Though the Duwamish was one of the most popular theaters in its heyday, it wasn’t the first drive-in around here; that honor goes to the Midway along Highway 99 in Kent, which opened in April 1942 as the Northwest Motor Movie. World War II was raging in those days and Seattle was bustling with defense plant workers. The Northwest Motor Movie offered 1:30 a.m. showings so that swing-shift workers wouldn’t have to miss out on the movies (or the privacy).

The Midway showed films until the 1980s and then became home to a swap meet; it was torn down in 2005 and replaced with a big box store.

New Jersey has the honor of having opened the very first drive-in anywhere back in 1933.

A newspaper ad for the grand opening touted the Duwamish as “America’s Finest” and claimed that, “No expense has been spared to give you the finest Drive-In Theatre in America! Every new development of science has been incorporated to ensure you the finest possible visual and sound projection!”

The ad went on to promise the “world’s largest screen, baby bottle-warming service, individual speaker with own volume control,” and “no parking or dress-up problems.”

Drive-ins theaters really took off after World War II as America’s famous “car culture” revved up and went full-throttle — with car radios playing popular music, drive-in restaurants serving hamburgers, and big suburban shopping centers like Northgate and Bellevue Square offering the convenience of huge parking lots.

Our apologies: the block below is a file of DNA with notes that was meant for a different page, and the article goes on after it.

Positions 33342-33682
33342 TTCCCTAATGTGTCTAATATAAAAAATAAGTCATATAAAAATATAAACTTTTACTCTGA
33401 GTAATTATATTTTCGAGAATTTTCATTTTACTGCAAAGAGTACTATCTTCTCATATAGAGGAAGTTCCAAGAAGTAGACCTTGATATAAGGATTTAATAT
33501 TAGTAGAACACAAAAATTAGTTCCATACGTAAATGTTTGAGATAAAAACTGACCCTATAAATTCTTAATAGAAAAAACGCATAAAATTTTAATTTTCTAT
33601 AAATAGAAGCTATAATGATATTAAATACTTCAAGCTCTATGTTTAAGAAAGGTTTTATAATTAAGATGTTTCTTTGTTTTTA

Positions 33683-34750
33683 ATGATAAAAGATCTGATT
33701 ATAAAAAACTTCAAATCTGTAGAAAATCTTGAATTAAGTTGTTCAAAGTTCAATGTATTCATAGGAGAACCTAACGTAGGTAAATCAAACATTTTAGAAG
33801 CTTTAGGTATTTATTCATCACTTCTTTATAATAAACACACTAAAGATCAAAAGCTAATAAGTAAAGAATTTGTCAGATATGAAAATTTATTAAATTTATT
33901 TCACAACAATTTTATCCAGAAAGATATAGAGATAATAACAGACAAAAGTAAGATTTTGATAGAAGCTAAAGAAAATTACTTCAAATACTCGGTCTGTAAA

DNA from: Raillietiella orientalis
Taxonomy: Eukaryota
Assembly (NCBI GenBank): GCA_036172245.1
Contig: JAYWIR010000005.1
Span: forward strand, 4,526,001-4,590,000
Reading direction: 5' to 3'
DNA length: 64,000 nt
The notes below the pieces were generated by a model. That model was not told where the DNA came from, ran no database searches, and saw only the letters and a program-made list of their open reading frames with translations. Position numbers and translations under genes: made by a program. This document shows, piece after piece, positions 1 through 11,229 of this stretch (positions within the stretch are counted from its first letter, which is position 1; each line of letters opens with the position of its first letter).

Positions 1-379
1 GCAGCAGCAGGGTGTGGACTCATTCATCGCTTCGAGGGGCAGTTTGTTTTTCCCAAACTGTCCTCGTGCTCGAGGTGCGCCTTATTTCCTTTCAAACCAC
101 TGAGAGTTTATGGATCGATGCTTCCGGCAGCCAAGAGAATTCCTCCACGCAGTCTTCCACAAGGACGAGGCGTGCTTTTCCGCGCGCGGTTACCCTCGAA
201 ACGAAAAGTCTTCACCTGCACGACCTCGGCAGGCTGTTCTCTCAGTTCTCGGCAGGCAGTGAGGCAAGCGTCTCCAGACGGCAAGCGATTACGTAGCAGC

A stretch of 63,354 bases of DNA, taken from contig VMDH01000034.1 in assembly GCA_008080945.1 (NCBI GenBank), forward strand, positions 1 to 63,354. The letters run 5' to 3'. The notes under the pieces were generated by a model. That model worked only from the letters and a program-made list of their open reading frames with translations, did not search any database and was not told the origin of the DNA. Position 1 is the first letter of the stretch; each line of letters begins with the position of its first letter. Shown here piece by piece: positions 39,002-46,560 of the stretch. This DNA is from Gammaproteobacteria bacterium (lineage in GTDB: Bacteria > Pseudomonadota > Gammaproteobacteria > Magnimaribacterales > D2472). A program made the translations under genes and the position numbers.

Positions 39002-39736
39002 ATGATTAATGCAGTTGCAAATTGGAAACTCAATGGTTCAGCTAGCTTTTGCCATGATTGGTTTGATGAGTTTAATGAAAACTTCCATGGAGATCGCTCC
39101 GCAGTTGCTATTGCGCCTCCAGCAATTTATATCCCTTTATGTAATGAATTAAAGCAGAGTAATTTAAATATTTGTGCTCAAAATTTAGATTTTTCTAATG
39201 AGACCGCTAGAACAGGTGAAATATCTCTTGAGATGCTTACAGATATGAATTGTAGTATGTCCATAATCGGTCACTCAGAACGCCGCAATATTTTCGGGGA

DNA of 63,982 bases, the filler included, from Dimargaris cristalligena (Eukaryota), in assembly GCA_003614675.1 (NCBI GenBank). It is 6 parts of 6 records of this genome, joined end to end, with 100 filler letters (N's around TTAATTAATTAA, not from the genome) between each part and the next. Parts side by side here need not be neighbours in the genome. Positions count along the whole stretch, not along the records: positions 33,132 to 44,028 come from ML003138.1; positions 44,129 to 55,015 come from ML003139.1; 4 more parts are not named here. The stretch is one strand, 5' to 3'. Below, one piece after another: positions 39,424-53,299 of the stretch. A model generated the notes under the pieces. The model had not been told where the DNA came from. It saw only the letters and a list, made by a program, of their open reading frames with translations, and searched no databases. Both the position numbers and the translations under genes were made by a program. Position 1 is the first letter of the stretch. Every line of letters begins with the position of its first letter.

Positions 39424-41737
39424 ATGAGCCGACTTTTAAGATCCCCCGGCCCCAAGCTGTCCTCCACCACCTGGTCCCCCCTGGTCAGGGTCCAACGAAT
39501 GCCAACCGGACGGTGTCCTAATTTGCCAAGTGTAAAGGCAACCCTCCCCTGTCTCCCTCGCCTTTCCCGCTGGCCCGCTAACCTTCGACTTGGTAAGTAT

Other drive-ins that popped up around here in the postwar years include the Aurora in north Seattle; the Eastside in south Kirkland; the Sunset (where the Factoria Cinema is now located); the Kenmore; the Puget Park in South Everett; the Valley in Auburn; the Samish in Bellingham; the Thunderbird in Marysville; and the Circus Drive-In on Highway 20 near Anacortes.

And though the drive-in phenomenon started happening before television began to really chip away at the movie industry in the 1950s, drive-ins continued to offer the privacy and escape from adult supervision that family living rooms did not.

Another habitué of the Duwamish Drive-In is longtime local radio guy and former KIRO newsman, Tony Miner. Miner grew up just up the hill from the Duwamish Drive-In in White Center, and he’s a bit younger than Jerry Vandenberg. Miner says that as a 16-year-old in 1969, he had an old ‘53 Chevy with a Peace sign in the rear window and that he was a “hippie with long hair.”